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A Feast of Lanterns, by L. Cranmer-Byng, [1916], at

p. 88


CIRCA A.D. 1700

The following two poems are anonymous, and belong to the Manchu period. They are but two of a series of flower studies endowing each flower with a fragrant personality of its own. The delicate beauty of the Chinese originals is almost impossible to reproduce.


One flower hath in itself the charms of two
Draw nearer and she breaks to wonders new.
An you might call her beauty of the rose,
She too is folded in a fleece of snows;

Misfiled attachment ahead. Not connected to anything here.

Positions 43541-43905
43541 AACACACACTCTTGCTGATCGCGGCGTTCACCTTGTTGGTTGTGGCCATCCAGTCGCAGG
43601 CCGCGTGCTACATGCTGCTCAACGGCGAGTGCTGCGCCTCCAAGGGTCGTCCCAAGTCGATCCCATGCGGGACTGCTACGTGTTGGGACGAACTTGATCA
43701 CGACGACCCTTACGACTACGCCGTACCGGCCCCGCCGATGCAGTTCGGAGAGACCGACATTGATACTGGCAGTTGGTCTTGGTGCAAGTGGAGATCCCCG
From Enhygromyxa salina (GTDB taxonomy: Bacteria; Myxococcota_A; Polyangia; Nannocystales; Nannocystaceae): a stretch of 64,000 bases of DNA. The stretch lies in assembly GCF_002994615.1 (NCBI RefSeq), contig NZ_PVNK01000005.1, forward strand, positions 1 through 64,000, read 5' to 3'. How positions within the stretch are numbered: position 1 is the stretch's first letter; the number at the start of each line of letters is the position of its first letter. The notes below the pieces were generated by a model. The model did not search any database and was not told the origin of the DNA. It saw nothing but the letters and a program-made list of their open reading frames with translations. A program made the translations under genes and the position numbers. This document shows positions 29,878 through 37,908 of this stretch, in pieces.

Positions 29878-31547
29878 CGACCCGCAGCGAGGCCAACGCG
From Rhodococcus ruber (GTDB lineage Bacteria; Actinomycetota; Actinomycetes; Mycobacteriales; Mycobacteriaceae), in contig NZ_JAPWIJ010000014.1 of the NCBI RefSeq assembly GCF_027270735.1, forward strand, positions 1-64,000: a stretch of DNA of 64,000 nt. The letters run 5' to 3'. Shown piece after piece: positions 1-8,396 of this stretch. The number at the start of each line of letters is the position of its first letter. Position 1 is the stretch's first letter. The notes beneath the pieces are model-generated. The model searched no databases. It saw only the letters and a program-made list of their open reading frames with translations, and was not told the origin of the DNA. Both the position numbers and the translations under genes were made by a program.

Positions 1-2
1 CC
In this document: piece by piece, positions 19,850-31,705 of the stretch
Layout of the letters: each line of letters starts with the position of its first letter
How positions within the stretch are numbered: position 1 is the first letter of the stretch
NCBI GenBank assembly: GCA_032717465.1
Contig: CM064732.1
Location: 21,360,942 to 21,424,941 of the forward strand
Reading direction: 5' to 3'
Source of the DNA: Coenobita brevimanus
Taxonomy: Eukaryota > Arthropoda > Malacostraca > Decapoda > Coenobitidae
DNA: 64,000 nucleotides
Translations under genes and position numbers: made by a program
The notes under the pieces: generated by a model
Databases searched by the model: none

An you might call her pale, she doth betray
The blush of dawn beneath the eye of day.
The lips of her the wine-cup hath caressed,
The form of her that from some vision blest
Starts with the rose of sleep all glowing bright
Through limbs that ranged the dreamlands of the night.

The pencil falters and the song is naught,
Her beauty, like the sun, dispels my thought.

Next: Calycanthus Flower